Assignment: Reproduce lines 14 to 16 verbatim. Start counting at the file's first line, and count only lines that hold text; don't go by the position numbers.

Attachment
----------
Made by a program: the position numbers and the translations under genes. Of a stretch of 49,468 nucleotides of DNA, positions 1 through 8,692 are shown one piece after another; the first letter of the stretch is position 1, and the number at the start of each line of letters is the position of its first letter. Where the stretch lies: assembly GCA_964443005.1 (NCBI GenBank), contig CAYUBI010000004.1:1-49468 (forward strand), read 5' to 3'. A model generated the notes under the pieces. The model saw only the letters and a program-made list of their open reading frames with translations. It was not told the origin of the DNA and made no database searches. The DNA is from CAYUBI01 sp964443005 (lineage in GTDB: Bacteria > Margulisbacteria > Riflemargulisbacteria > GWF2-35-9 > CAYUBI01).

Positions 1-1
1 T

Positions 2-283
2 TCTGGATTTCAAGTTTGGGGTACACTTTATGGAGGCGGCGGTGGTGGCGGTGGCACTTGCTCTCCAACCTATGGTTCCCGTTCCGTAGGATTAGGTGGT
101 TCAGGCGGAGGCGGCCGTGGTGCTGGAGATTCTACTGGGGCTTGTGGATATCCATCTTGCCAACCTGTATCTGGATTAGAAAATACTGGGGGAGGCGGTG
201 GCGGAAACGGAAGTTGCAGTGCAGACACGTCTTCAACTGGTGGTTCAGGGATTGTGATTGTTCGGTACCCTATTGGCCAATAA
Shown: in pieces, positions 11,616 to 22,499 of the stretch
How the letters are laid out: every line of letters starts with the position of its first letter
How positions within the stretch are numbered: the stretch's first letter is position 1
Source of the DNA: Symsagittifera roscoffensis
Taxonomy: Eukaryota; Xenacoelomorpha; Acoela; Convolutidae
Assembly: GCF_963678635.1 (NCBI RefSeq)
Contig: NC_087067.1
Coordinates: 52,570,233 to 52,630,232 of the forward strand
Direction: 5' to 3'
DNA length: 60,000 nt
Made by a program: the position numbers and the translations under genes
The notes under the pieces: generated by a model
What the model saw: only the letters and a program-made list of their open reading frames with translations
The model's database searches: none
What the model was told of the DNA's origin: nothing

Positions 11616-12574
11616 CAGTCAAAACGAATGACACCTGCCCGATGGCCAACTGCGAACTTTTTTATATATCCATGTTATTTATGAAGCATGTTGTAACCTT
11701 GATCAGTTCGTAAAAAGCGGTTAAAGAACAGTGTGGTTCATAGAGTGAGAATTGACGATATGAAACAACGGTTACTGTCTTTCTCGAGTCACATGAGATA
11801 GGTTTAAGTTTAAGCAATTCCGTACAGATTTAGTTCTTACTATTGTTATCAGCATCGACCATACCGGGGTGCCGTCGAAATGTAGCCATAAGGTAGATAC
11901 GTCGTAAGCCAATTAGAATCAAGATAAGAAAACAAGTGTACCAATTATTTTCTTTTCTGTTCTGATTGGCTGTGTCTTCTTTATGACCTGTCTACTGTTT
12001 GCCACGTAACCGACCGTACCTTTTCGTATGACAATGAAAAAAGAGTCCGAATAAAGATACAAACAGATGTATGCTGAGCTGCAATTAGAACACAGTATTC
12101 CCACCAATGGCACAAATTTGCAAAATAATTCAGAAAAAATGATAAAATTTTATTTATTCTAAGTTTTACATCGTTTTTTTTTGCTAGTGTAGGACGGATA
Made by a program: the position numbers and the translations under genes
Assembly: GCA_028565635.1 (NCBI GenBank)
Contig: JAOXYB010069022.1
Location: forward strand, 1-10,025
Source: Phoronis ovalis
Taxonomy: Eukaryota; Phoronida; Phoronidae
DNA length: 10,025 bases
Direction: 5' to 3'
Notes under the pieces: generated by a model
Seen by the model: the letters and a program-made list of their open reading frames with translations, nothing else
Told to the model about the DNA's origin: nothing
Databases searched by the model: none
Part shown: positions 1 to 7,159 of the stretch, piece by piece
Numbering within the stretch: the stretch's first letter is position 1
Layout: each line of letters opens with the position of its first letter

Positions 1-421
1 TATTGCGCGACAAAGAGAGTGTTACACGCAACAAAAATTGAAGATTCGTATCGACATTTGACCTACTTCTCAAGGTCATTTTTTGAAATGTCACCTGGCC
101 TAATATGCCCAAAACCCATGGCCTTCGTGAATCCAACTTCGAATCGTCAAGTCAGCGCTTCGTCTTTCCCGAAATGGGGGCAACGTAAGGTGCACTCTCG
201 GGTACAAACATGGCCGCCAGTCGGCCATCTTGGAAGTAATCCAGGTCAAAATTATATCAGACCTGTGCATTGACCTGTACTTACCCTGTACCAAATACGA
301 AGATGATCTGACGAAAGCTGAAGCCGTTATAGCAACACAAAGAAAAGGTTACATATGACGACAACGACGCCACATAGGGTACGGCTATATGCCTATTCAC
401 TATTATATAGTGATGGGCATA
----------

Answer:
Contig: NC_087067.1
Coordinates: 52,570,233 to 52,630,232 of the forward strand
Direction: 5' to 3'